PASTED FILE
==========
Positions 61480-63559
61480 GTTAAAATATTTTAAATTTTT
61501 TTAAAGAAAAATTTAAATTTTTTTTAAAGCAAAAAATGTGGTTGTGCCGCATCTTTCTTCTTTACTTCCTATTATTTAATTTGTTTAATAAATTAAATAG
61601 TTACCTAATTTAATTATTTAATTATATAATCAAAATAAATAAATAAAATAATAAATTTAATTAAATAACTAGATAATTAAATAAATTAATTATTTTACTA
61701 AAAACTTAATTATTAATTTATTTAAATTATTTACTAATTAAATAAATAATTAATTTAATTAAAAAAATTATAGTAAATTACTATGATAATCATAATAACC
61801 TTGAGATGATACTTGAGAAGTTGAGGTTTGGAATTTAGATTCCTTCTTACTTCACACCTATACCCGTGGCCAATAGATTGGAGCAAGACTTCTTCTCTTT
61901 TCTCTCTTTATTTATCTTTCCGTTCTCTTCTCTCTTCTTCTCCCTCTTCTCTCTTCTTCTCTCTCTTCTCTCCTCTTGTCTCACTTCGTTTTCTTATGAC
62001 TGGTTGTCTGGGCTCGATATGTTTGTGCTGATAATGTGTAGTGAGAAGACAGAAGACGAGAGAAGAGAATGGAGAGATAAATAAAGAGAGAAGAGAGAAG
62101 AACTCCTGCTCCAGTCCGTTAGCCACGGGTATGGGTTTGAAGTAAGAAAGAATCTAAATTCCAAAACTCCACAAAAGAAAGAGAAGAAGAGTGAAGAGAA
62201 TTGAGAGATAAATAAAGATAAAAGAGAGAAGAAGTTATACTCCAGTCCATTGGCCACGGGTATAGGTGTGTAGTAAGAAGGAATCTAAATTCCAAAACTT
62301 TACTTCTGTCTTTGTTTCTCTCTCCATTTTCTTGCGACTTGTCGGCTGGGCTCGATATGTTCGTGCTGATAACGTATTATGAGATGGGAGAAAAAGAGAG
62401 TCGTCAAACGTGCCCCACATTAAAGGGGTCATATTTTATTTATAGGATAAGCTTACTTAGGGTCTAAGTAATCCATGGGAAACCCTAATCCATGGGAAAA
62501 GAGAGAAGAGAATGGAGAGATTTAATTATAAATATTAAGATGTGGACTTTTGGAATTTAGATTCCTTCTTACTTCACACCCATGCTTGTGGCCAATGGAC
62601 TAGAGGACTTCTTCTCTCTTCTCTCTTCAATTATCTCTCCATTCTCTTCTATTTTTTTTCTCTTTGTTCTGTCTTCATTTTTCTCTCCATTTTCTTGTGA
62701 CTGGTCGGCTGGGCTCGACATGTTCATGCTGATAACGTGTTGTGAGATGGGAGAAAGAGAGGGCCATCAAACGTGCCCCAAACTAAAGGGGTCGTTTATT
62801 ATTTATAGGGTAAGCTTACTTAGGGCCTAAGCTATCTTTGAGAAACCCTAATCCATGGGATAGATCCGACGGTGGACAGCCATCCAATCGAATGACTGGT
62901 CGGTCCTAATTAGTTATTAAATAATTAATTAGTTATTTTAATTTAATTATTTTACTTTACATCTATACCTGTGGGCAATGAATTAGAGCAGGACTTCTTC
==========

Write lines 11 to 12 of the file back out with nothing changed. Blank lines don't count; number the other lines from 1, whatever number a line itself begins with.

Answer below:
62301 TACTTCTGTCTTTGTTTCTCTCTCCATTTTCTTGCGACTTGTCGGCTGGGCTCGATATGTTCGTGCTGATAACGTATTATGAGATGGGAGAAAAAGAGAG
62401 TCGTCAAACGTGCCCCACATTAAAGGGGTCATATTTTATTTATAGGATAAGCTTACTTAGGGTCTAAGTAATCCATGGGAAACCCTAATCCATGGGAAAA